Following Nicklaus’ lead, Norman has been forging management and branding partnerships with third parties. In 2015, he sold his event-management business to Wasserman Media Group. In 2017, Norman entered into a marketing partnership with Authentic Brands Group, which owns the rights to the Muhammad Ali, Marilyn Monroe and Elvis Presley estates and has similar ownership stakes with Shaquille O’Neal and Julius Erving, as well as a variety of apparel and lifestyle brands. In May, Authentic Brands acquired Sports Illustrated.

ABG has helped Norman enter the interactive digital arena and the health and wellness “space” (one of Norman’s favorite words in the branding lexicon).

The Shark Experience is a partnership with Verizon and Club Car, which equips golf carts with high-definition touch-screen displays that feature options such as PGA Tour live coverage, streaming music, sports and news, and yardage information. Norman said Shark Experience is available at more than 150 golf facilities in the U.S. and Canada, and golfers have played more than 1 million rounds with it.

Norman insists Shark Experience does not slow pace of play, but rather streamlines on-course behavior of the coveted millennial market.

“We have all the data in now, and it’s showing that Shark Experience does not slow down the pace of play, at all,” Norman said. He said accessing information via onboard screens is faster and more reliable than fumbling with a smart phone.

Nevertheless, the specter of one foursome, in the middle of a fairway, glued to their monitors as Alabama faces a critical third down against Auburn, does not bode well for a four-hour round. It’s an inevitability that real-time golf gambling will be available on those touchscreens in the not-too-distant future. Imagine standing over a 4-foot putt while someone in a nearby cart implores, “Miss it, Rory! Miss it!”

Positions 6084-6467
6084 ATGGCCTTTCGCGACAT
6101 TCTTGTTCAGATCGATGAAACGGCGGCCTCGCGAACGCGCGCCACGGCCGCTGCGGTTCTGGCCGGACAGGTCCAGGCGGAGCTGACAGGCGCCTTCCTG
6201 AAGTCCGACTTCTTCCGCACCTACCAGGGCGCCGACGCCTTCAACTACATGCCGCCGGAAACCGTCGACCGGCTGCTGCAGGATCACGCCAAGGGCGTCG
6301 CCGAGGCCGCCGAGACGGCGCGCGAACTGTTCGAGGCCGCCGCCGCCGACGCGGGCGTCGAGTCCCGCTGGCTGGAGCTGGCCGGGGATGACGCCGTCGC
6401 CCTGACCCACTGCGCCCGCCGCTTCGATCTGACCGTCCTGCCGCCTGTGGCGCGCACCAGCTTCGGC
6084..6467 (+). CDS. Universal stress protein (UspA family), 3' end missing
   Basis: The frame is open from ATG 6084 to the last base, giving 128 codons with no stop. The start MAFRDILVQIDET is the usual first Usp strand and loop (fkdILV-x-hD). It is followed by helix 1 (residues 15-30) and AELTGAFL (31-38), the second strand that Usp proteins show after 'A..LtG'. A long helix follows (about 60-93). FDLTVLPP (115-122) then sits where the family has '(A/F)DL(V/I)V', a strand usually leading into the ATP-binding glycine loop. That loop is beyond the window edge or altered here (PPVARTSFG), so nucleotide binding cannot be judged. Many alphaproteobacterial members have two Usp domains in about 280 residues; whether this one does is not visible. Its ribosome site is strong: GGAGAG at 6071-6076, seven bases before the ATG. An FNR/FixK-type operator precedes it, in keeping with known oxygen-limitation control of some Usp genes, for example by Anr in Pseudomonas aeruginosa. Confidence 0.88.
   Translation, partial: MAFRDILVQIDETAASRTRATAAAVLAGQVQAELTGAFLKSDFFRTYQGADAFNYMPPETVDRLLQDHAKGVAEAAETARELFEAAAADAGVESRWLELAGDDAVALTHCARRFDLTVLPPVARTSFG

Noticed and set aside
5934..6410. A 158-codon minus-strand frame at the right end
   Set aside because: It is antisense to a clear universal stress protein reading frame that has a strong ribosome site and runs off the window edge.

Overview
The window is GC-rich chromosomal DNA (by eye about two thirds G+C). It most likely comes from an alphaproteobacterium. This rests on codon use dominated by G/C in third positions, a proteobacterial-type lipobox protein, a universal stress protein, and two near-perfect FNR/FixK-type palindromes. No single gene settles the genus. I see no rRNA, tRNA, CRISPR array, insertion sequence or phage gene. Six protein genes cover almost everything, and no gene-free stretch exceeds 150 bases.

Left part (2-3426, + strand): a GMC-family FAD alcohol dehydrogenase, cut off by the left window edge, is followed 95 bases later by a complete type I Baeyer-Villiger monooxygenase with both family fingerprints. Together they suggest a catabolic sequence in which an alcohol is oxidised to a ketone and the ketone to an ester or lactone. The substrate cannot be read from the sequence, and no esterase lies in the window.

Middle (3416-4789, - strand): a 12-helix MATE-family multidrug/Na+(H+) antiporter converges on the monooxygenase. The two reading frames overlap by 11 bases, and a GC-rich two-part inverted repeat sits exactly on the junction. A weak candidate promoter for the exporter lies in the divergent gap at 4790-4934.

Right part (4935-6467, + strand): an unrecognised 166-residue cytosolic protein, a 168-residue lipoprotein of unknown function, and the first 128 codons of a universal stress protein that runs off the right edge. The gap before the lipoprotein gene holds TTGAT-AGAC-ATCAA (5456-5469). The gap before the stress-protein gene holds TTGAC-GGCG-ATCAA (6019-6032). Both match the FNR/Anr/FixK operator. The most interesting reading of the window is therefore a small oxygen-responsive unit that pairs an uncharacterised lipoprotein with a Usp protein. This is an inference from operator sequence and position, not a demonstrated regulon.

While Norman strives to stay relevant with millennials, he hasn’t forgotten his own baby-boomer demographic. Enter the Greg Norman line available from Green Growth Brands, a maker of CBD-infused “wellness and recovery” products.

“When CBD came out, it was a logical extension for me to take a look at,” Norman said. “For me, it wasn’t just for the athlete. It was all about quality of life and the quality of your health.”

The effectiveness of cannabidiol, a compound found in hemp plants, is still being studied. Nevertheless, CBD is promoted as a wonder supplement, and sales have exploded nationwide.

Authentic Brands Group helped Norman vet potential CBD partners. Norman said they spent several months scrutinizing “the legal implications, plus brand positioning – would it hurt the brand, (or) would it damage the brand.

“When all the boxes had been checked,” Norman said, “that’s when we decided to venture into the partnership with Green Growth.”

Norman said he uses the CBD products on an as-needed basis, usually after long hikes on his Colorado ranch or other strenuous activity. He called the shortened recovery time “an eye-opener. . . When I do use it, I definitely see a big difference.”

As New Age as the Shark might have become, the cornerstone of Greg Norman Co. remains its golf course-design business, launched in 1987. Among the 100-plus Norman layouts worldwide are three in Vietnam. In late November, he spent several days there, but he wasn’t merely kicking dirt.

“When we get invited to build golf courses around the world, I don’t go there just to build a golf course,” Norman said. “I also go in there to see what else can we do. How can we build on something else? What are they looking for, or what do they not have? How can I assist them?”

For example, Norman pitched his ideas for creating “a sustainable platform for their golf hospitality industry” to the Vietnamese government. As a result, he said, “they asked me to be their ambassador for golf tourism and culture in Vietnam.

“Pretty compelling stuff, when you think about it.”

Yet it's just another day at the office for Greg Norman, living brand.